Earlier this week, CBS Radio star and White House expert Mark Knoller (@markknoller for you Twitter followers) noted that former President Bill Clinton, while at a political event, said “‘no criticism is too vicious and too fact-free’ for opponents to use against Pres Obama.”
It was one of the few times, particularly lately, when Eduflack really paused to reflect on something I had seen on Twitter. Regardless of whether it applies to the Obama-Romney showdown this fall, one thing is true. President Clinton’s statement definitely applies when one looks at education reform.
Yes, there is no criticism too vicious or too fact-free for opponents to use against education reform. Or perhaps, to be a little more generous and to paraphrase a line from Seinfeld, when it comes to defending the status quo, it isn’t a lie if you believe it to be true.
Don’t believe it? Take a look at the opinions and vitriol that follow education reform across the nation. In state after state, those who defend the status quo issue the same lines and look like carbon copies of other status quoers.
If one is for greater accountability, then one is pro-bubble sheets and only teaching to the test.
If one supports public school choice, then one is stealing dollars from our community schools.
If one demands increased parental involvement and parental rights, then one is anti-teacher.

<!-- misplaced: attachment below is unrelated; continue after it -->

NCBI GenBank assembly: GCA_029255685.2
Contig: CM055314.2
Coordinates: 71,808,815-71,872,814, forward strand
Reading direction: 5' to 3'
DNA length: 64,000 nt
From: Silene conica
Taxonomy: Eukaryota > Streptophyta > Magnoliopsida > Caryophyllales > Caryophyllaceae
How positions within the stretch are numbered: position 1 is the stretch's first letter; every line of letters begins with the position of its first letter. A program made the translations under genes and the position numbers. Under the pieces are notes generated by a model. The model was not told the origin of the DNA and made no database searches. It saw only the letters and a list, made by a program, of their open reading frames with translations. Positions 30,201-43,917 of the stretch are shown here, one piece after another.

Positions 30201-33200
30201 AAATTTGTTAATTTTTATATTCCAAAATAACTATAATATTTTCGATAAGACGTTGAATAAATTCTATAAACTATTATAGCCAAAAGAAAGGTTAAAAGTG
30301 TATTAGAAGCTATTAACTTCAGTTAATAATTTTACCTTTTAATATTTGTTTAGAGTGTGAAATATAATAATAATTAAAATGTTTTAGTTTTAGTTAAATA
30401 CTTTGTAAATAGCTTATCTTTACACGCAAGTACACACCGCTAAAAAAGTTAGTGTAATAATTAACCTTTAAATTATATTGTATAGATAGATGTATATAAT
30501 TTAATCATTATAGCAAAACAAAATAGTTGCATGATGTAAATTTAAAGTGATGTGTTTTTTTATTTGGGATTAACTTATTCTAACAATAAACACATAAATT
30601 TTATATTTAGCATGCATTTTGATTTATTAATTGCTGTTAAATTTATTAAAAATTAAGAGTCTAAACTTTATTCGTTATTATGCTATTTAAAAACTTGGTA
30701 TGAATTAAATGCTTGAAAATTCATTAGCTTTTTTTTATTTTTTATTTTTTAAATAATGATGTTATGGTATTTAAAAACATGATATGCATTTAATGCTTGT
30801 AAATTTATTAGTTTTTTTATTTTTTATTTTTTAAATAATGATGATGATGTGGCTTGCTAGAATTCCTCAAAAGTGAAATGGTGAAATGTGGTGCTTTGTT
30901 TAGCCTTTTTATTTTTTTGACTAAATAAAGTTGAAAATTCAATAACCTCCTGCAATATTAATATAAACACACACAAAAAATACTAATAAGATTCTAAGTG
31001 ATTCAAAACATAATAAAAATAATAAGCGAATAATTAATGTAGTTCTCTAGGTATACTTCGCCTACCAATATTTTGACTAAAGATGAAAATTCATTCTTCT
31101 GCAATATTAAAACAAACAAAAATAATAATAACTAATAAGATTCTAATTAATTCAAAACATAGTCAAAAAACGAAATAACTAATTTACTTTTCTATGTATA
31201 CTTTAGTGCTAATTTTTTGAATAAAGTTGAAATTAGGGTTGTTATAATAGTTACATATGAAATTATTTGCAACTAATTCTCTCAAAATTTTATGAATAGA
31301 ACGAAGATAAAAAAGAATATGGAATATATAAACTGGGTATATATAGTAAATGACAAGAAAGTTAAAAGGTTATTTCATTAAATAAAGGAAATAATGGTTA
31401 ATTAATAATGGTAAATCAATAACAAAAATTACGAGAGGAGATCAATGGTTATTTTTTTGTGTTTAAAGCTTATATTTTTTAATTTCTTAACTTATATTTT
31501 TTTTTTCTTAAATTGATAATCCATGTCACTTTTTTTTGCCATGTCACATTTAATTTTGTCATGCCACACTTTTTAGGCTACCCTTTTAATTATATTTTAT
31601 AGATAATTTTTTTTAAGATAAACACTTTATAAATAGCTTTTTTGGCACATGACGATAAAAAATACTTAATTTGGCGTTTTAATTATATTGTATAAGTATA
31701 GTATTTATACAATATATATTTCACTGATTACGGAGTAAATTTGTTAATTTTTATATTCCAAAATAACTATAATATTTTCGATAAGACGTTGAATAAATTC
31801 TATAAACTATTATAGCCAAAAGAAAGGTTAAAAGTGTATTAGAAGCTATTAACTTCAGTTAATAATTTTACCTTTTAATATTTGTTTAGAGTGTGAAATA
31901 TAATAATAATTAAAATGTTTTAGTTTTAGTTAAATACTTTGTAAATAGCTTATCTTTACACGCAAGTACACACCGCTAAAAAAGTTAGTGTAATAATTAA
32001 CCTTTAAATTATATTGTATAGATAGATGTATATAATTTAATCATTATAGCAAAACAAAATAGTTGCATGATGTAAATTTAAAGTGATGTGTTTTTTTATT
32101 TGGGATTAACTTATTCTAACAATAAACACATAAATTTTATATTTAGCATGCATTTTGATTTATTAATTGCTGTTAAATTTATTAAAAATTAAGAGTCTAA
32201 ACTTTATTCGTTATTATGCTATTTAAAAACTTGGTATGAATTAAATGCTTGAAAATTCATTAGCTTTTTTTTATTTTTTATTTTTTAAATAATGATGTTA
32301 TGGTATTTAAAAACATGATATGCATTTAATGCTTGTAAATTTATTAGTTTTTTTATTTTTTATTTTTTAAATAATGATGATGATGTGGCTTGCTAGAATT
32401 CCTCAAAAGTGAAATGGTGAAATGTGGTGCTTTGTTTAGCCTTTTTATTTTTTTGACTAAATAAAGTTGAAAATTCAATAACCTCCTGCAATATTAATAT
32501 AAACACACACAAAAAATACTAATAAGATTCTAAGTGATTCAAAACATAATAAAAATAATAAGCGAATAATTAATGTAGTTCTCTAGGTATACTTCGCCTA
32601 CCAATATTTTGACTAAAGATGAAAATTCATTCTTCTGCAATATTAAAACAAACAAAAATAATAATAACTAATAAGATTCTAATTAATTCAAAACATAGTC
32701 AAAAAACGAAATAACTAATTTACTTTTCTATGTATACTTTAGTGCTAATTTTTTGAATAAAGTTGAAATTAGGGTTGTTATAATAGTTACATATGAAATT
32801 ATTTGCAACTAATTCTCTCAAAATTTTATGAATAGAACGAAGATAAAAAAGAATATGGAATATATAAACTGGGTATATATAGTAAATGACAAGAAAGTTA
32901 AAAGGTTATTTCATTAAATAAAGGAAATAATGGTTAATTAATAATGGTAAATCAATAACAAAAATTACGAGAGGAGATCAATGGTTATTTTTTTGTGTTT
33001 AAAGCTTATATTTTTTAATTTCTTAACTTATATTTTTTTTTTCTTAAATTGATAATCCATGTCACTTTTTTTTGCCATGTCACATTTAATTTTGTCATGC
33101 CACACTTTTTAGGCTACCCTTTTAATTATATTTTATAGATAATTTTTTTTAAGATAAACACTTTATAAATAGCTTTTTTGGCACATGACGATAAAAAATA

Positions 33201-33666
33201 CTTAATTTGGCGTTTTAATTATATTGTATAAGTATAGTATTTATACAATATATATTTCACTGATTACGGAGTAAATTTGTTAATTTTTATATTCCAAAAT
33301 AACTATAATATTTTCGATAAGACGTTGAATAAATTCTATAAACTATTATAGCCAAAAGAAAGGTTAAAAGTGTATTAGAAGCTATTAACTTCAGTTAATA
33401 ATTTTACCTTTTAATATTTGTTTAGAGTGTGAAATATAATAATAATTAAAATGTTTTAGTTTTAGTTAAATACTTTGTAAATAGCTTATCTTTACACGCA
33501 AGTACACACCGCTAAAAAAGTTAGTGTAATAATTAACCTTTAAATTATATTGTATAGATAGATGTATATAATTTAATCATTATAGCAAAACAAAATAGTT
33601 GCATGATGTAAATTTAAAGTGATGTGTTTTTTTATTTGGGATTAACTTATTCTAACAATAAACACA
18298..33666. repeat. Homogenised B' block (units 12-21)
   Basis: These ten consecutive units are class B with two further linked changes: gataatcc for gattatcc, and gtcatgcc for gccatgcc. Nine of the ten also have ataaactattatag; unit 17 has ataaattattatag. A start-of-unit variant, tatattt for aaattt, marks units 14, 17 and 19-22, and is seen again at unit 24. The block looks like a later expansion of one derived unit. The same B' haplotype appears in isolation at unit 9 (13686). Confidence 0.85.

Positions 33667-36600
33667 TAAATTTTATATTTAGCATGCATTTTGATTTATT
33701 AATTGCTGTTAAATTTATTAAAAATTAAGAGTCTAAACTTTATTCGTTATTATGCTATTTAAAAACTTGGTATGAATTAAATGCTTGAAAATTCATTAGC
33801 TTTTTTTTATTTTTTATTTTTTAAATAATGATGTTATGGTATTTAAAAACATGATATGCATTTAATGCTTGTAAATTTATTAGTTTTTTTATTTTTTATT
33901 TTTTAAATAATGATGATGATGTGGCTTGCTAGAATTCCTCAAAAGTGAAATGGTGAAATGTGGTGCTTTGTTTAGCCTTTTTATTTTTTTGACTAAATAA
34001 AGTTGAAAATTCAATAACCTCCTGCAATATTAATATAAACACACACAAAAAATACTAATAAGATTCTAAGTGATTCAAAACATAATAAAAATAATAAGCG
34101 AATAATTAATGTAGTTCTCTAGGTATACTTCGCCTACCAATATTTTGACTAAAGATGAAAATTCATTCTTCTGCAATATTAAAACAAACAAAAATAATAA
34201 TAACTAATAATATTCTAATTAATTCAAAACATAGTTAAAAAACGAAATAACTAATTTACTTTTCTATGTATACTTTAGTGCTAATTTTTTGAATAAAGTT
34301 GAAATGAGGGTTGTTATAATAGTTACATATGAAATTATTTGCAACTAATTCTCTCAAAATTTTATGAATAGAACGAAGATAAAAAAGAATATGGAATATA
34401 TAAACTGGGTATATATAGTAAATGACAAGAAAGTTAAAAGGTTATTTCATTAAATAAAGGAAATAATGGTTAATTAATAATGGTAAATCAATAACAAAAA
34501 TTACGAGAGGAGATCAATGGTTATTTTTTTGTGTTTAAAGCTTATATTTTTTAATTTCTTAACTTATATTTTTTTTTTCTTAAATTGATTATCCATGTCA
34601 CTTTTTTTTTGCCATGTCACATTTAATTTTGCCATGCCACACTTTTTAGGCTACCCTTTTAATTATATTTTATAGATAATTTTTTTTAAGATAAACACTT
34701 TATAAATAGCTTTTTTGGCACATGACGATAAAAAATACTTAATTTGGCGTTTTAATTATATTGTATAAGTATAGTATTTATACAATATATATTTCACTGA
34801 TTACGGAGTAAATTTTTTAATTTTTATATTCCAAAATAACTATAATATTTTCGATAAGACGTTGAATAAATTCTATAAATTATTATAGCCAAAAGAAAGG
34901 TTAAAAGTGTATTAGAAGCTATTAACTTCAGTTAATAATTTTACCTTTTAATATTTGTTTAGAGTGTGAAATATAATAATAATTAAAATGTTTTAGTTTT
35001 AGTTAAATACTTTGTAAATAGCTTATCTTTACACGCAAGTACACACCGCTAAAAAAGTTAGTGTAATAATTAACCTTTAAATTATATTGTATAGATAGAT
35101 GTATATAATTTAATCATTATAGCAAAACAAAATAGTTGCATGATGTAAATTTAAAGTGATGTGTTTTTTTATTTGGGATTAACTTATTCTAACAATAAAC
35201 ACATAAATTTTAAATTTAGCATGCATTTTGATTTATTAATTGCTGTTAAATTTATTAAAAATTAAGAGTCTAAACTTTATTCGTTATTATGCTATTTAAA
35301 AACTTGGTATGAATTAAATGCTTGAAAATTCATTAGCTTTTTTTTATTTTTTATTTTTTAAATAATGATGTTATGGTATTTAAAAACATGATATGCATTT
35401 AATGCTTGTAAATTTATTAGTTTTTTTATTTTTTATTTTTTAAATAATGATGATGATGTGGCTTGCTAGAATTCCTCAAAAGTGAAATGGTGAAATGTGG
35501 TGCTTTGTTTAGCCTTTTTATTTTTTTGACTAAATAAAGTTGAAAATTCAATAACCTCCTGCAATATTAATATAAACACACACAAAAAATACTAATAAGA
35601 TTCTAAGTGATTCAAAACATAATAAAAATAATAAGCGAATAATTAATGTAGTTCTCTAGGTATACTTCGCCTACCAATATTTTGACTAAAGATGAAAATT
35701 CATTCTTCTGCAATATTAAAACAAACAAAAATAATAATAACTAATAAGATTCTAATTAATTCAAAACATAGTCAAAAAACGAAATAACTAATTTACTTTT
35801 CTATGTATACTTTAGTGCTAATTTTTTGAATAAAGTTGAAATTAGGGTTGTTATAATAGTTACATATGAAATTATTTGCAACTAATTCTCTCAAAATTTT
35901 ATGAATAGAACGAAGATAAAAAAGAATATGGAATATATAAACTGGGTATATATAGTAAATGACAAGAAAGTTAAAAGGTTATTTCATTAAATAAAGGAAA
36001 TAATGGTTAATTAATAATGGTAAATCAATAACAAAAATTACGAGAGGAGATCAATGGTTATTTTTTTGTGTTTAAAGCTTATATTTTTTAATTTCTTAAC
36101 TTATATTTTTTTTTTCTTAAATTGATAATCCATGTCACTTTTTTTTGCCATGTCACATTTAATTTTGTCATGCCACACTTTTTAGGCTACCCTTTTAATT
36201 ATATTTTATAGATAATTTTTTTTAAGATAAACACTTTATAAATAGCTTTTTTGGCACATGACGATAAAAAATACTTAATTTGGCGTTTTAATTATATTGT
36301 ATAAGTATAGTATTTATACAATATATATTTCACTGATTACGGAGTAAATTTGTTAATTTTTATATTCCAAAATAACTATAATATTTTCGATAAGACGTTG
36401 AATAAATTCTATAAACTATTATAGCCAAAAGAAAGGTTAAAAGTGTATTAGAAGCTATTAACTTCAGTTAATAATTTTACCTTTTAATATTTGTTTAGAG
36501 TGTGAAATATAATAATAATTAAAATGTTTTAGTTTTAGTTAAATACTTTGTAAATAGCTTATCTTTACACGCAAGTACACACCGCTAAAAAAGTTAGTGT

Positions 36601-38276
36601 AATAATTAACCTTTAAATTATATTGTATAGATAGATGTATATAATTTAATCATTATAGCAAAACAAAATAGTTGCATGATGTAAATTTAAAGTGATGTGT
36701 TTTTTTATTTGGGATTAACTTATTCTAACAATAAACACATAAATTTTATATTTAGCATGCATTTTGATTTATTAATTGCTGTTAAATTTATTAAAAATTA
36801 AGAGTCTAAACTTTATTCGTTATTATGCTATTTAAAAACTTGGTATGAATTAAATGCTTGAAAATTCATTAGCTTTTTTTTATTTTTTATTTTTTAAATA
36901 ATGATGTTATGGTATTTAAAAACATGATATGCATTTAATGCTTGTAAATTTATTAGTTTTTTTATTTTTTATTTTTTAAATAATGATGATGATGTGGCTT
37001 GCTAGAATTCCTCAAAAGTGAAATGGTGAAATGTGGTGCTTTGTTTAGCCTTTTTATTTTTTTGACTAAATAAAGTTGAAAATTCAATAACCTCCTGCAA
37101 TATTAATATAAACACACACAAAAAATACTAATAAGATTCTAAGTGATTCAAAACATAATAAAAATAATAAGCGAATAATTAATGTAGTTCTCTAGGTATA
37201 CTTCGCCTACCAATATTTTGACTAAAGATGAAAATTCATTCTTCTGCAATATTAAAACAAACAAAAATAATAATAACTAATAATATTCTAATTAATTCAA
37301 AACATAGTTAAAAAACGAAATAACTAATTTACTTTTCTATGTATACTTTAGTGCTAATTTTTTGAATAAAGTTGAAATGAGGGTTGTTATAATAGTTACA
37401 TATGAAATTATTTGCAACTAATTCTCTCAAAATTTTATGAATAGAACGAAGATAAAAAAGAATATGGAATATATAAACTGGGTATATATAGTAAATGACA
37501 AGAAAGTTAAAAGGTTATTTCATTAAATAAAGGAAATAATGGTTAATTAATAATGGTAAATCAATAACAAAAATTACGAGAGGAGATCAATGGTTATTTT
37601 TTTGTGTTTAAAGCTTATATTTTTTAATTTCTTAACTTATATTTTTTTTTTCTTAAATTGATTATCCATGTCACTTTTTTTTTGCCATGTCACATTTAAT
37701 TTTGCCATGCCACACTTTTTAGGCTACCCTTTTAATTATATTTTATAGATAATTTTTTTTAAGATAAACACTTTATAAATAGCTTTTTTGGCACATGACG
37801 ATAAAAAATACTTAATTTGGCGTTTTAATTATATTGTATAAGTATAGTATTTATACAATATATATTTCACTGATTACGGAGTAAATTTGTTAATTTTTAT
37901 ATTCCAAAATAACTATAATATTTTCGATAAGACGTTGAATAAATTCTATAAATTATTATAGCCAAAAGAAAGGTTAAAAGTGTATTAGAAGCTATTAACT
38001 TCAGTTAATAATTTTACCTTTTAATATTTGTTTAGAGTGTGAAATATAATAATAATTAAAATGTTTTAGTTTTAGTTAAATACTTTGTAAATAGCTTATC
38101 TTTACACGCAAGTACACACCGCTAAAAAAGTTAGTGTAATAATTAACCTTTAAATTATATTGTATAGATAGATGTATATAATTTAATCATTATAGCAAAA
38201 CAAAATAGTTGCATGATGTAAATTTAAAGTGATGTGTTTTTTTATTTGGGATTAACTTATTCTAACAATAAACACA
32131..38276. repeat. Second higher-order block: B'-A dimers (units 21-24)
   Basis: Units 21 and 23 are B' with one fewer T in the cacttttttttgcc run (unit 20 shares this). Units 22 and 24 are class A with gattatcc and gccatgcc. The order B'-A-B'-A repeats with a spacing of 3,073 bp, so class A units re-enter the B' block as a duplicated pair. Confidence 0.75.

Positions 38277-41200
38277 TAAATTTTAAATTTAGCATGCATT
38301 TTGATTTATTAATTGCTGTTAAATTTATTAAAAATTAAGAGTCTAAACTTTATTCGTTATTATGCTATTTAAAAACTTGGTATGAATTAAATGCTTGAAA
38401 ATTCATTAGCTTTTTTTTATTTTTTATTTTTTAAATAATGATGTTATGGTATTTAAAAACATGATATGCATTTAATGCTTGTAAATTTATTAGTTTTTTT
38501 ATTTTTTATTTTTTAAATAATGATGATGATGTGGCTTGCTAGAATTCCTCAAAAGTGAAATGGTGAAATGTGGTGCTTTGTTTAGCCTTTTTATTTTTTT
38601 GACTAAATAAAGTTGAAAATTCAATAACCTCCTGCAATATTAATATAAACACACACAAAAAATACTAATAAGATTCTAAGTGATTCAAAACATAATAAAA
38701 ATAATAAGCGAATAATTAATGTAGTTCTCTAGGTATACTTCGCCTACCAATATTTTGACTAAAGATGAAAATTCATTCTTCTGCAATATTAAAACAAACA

If one calls for teacher evaluations, then one is anti-collective bargaining.
If one provides philanthropic support to improve public schools, then one must be a profiteer looking to make personal fortunes off public education.
If one highlights the achievement gap and the disparities in both quality and outcome for Black and Latino students, then one must be a race-baiter.
If one asks for public school improvement, then one must be trying to privatize the schools and enact a voucher system.
If one believes we can do better and wears the tag of education reformer proudly, then one must be an anti-teacher, anti-union, anti-public school Republican looking to take over the system.
Sadly, there are no attacks that are too vicious or too devoid of fact for the defenders of the status quo. In our modern era of campaign politics, it is all about trying to tear down the opponents. It isn’t about policies. It isn’t about facts. And it certainly isn’t about the students. It is about protecting what one has, no matter how ineffective the system may be.
And what of the reformers? They simply have to stand and take the attacks and the vitriol, no matter how ridiculous. Try to confront it, and you merely encourage those status quo defenders. Try to set the record straight, and any egregious statement you don’t address is automatically accepted as gospel.
In politics, we keep talking about the need for an end to negative politics and a new era of debate and collaboration. The same can be said of education reform. This should no longer be an argument of who is anti-teacher, who is anti-accountability, and who defines what as a true public school. Instead, we should be focusing on both identifying the problem and offering real solutions.
Defending the way we have always done things because that is how we have always done things is not a solution. Now is the time for ideas, for promising practice, and for real solutions. Now is the time for a debate robust in facts, not a time for fact-free attacks.